Sunday, May 8, 2016

Best Medicine

The best medicine for healing your heart over a lost dog, is going out to the fields and working your other dogs. When I lost Bid at a too-young age, my trainer told me, "all you can do is focus all of your efforts on your other dogs." Even with the other dogs to take up the slack, the lost dog leaves a hole that never gets filled.

I'm so thankful for the weekend and some time to step back, and regroup around my other dogs. I've done a little bit of reorganizing, which has shaken up the remaining dogs a little bit but not too much, I hope. There were four dog beds in the bedroom, and now there are three. I downsized the crates in my pickup from four to three, and reorganized what is in there to be more useful for the upcoming summer dog training. There is space.

We got out to work on the sheep both Saturday and Sunday. Spot was very good, both days! wow! I am working primarily on cross-driving, with him. That is where I am re-building his ability to drive proficiently, and be sure that he can flank properly behind the sheep when they are moving away from him. I want to get us both completely competent, and confident, on the cross driving before we move into doing a whole lot more of the drive away. We are also doing our other exercises that Derek suggested that we do. I was super pleased with Spot, since the dogs have not been worked all week. Normally it takes a few days to get in synch with Spot, but not this time.

Coal is not in the best of shape, which I am trying to remedy, but he's a gamer. He listens part of the time and part of the time, he's on his own plan. Coal makes me laugh. :) We are old partners who enjoy each other's company. Coal is now (hard to believe) the old dog around here; he is 9 and will be 10 in August.

Ryme is a good worker close at hand but once again we decided he's not a trial dog. I asked to have someone hold sheep for him to pick up, just as a test, and it blew his mind due to the distance. Ok, so I won't put Ryme into a trial. It's too bad because he does know how to do everything. Ryme is a tremendous help though.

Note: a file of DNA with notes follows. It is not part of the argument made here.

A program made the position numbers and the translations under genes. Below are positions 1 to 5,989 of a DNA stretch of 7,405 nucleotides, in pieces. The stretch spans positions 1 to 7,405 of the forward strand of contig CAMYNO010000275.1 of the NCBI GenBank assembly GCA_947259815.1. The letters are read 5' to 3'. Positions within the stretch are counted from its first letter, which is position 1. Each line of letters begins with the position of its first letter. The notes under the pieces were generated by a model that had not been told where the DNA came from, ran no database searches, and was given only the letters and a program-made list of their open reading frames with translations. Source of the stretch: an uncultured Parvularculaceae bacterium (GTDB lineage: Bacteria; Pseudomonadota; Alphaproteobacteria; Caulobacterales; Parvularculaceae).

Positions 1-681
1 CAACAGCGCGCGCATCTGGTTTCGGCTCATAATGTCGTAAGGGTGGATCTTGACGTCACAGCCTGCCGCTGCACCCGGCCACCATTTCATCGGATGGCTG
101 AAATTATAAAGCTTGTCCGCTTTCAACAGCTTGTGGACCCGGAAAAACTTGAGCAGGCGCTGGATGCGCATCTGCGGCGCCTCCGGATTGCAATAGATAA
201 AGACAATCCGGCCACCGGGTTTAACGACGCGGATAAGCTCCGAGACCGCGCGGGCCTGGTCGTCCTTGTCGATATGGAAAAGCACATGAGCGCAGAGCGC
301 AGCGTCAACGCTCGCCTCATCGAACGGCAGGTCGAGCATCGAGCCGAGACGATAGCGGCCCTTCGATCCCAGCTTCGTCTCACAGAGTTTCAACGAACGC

The fields are lush and green and damp from weekend rains. The dogs did not get hot because the temperatures were nice and cool; it was perfect dog working weather which is a gift for me because it is the medicine that I needed most.

Friday, May 6, 2016

Life Goes On...

Life without Chiefie. We are still getting used to it but it will be weird for a while. The poor other three dogs have not been out to work sheep since last weekend. They are a bit crazy. I will wait to see, after they are worked some, if they are exhibiting behavior that indicates the loss of their friend. Ryme, in particular, was Chief's daytime pal; Ryme has been acting a bit weirder than normal, but then Ryme is already weird, so who knows? :)

When someone has been with you since December 2001, that is a long time. In December 2001 everyone was still in a state of shock from the 9/11 terrorist attacks. When we went to pick up Chiefie from the airport, the security was high and the state of awareness (and fear) was noticeable. Christmas 2001, our parents were very viable and we had a fuzzy baby puppy in the house, who got dressed up in a big red bow and posed for Christmas pictures with everyone. Good times. :) But, it is a long time. Everyone has been so sweet and kind about Chiefie. I am overwhelmed.

This week has been very challenging. I had a huge work related challenge as well. That challenge now behind me (passing a professional certification test that I absolutely had to pass) I can try to re-focus again on getting my dogs worked, and Spot trained, and the others kept in shape.

We also need to get the wool off of our sheep. Our shearer has been sick but I think he is on the mend now, and our turn is bubbling up to the top of his queue. Now it is just the weather (which has had unsettled t-storms and patches of rain) that holds back the process. We, including our sheep, are all hoping it can get done soon.


Tuesday, May 3, 2016

On a Trip to Ireland

Last night I dreamed that I was on a trip in Ireland. I was somewhere near the ocean, but it was a sheep grazing/agricultural area. I was going to meet a friend on my trip, but I had not joined her yet; I still had a ways to go to get to the place where we had agreed to meet.

I came across a man, who was a working shepherd, and his shepherd's dog, a handsome black and white rough coated male border collie. It was Bid. Bid was with this man and was his work dog. I saw Bid and called him over to me. Bid was happy and greeted me, and I petted him and talked to him and he wagged his tail. The shepherd and I had a good conversation. Bid was in great shape and in the prime of his life. Then, soon it was time for the man to go and do his work with his sheep. Bid turned and left with the man as it was his job to do. I was happy to have seen Bid and interact with him. I continued on my journey in Ireland.

My mind has been traversing a lot of varied things lately, is all I can say.

Chiefie has left the building, and we will all miss him.